omega 3s contribute to the production of ketone bodies which are an alternate source of energy for the brain when glucose is limited, as it may be in CCSVI.
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Postby 1eye » Wed Jul 20, 2011 12:11 pm

I have seen two stories here, which as far as I am concerned, are entirely incompatible.

1. The blood in the brain is going too slow, and all the glucose and oxygen gets used up too soon.

2. The brain is unable to absorb glucose because it is plugged up.

I am not diabetic. Are many CCSVI sufferers also diabetic? Have they got high blood sugar?
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Postby Cece » Wed Jul 20, 2011 12:22 pm

The first one, 1eye, is the one that I espouse. Maybe we need a separate thread talking just about glucose.

I do think any medical condition or activity (including strenuous exercise) that lowered the amount of glucose in the bloodstream could be detrimental to a brain on the edge, with untreated CCSVI. I am not sure exactly how diabetes would affect this.
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Postby Leonard » Wed Aug 24, 2011 1:15 am

In January I started this thread as follows: The road toward further proliferation of [immuno suppressive] drugs [and a explosion of drugs for suppressing night spasms, night headaches, and all sort of other nasty symptoms] for treatment has no logical ending... we may castigate the notion of this sort of treatment with a variety of pointed adjectives, among them "dangerous", "expensive", "prone to obsolescence," and "lacking credibility.

I copied the notion and words from Henry Kissinger in his masterful book Diplomacy. Of course, when Henry Kissinger wrote this down, he did not refer to MS or the health care system but to the situation that was emerging due to the nuclear build-up of the super powers.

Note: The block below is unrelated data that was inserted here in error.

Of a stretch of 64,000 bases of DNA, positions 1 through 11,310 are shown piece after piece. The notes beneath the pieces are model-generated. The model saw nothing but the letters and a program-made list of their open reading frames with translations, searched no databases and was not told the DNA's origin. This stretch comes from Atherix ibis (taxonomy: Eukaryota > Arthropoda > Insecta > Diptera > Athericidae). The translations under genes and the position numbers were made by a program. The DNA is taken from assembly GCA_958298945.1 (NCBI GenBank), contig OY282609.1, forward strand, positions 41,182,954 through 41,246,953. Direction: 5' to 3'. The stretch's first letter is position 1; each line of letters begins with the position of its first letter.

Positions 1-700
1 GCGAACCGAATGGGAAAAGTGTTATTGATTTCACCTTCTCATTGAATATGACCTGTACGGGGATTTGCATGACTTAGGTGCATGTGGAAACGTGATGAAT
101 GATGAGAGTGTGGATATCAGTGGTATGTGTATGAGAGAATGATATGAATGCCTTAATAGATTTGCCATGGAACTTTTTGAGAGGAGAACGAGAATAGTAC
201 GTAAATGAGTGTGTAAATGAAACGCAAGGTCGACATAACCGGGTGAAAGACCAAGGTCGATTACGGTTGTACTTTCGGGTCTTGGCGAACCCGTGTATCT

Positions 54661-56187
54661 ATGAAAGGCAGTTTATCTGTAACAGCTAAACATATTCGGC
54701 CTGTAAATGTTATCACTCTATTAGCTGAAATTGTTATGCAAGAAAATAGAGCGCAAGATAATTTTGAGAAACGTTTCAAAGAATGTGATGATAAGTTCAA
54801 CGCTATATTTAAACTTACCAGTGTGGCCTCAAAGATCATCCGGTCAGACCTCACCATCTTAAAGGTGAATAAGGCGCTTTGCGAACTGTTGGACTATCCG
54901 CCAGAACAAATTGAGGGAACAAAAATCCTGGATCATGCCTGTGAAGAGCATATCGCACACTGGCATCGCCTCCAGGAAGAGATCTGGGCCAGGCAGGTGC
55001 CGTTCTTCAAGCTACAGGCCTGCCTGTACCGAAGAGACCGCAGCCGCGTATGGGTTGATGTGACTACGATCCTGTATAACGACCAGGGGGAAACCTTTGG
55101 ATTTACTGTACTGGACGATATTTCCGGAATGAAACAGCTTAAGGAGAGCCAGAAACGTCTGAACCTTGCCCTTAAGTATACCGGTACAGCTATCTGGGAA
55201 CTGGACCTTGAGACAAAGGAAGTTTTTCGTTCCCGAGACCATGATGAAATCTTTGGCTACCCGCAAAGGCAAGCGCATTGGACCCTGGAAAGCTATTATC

Against the background of my last postings on http://www.thisisms.com/ftopic-15188-210.html on what is MS [I encourage every one to read], I feel a need to quote again from this book of Henry Kissinger. Quote The Greek philosopher and mathematician Archimedes said: "Give me a place to stand and I will move the world." Revolutions consume their children because revolutionaries rarely understand that, after a certain point of social disintegration, there are no longer any fixed Archimedean points from which to exert leverage. Gorbachev started with the conviction that a reformed Communist Party could propel Soviet society into the modern world. But he could not bring himself to accept that communism was the problem, not the solution. For two generations, the Communist Party had suppressed independent thought and destroyed individual initiative. Unquote

Recognise this? The neurology developing in the 1950's. With as a main concept: auto-immune neurological diseases; immuno suppression… Developing over time into an almost dogmatic believe where any alternative views were not tolerated, where independent thoughts e.g. from the Austrian Dr Steiner about the vascular connection were forcefully suppressed…. Where perhaps the neurology itself is the problem, not the solution. Where a reformed neurology won't help us to bring about the changes needed. Where the health care system has lost a fixed point from which to exert leverage to reform the system in an expeditious manner... and therefore -I would add- we may need a bit of help from the outside (government, politics, insurance companies?)

If it really shows to be true that MS is a problem of vascular origin (narrowings from birth and weakened tissue of veins) combined with a gut bacteria that causes the immune system response, which I personally do not doubt for a moment, the proceedings in the medical world over the last 50 years for "neurology treatment" point to a huge systemic failure...
Last edited by Leonard on Wed Aug 24, 2011 9:53 am, edited 2 times in total.
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Postby Cece » Wed Aug 24, 2011 8:18 am

Huge systemic failure...that sounds about right.

At different times, they came close, and then the vascular lead goes cold.

Although I would also see these last few years as a huge success, in which the doctors and patients got ahold of the lead and no one is letting go until it is fully explored.